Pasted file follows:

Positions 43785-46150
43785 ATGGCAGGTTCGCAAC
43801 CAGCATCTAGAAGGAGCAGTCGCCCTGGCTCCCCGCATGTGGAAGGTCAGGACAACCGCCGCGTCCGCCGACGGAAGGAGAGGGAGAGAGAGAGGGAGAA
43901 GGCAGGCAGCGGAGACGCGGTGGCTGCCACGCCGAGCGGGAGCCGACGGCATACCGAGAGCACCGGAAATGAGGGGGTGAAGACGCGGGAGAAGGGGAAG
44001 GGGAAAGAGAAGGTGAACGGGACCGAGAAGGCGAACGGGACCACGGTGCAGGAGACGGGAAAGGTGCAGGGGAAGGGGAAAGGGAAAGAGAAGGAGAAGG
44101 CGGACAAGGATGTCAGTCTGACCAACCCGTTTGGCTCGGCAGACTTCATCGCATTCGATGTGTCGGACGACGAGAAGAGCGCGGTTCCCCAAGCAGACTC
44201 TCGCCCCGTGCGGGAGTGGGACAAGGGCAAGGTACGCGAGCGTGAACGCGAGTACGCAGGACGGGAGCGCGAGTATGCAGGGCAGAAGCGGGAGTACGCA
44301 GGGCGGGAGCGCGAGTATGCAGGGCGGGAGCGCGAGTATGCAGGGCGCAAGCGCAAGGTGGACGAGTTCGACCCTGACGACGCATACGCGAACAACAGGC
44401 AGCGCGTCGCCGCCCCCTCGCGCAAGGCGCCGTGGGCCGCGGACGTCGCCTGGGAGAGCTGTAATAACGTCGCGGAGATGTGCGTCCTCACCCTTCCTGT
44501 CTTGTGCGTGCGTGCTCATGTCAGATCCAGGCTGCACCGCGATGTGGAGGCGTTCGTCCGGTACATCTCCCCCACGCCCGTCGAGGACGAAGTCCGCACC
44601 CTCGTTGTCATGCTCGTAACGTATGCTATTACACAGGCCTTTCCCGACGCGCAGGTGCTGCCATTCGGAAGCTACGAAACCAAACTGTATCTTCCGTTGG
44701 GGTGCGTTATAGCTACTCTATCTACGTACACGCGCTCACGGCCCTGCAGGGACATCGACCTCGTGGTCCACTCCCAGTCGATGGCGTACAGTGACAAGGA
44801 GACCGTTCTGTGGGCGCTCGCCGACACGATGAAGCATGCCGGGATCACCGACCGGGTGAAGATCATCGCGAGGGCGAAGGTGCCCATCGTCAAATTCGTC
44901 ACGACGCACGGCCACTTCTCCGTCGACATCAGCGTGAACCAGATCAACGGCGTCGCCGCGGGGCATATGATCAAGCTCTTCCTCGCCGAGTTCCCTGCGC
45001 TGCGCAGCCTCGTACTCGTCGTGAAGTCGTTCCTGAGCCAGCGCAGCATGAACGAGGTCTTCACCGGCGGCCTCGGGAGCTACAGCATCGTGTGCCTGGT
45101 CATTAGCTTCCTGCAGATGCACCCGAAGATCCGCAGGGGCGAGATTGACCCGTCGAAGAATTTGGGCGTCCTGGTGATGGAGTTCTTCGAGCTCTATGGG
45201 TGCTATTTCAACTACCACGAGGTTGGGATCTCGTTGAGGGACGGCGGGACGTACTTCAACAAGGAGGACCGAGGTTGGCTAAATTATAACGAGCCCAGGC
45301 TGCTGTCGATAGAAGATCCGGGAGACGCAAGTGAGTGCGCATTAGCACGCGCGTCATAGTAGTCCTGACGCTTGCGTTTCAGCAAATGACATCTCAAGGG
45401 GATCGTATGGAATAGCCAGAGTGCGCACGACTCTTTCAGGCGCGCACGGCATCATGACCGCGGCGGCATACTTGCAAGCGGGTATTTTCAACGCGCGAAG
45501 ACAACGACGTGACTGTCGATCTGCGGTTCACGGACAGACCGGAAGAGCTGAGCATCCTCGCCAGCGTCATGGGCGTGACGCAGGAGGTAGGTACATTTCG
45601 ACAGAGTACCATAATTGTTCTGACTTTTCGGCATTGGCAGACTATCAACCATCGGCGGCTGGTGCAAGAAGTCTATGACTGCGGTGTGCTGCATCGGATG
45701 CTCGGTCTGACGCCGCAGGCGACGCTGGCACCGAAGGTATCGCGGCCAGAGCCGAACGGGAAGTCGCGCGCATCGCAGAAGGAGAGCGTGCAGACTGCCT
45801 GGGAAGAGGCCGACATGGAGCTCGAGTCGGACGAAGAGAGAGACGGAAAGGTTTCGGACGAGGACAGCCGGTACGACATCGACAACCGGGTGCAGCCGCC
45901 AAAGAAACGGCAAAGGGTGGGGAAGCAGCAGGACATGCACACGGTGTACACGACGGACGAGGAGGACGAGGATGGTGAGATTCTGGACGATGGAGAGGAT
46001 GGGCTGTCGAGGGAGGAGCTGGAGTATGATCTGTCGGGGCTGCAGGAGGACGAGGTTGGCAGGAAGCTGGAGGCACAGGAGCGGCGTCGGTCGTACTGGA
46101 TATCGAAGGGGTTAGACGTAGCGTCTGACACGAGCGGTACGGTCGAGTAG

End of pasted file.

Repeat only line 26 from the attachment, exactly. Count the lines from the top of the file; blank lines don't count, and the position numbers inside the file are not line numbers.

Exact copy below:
46101 TATCGAAGGGGTTAGACGTAGCGTCTGACACGAGCGGTACGGTCGAGTAG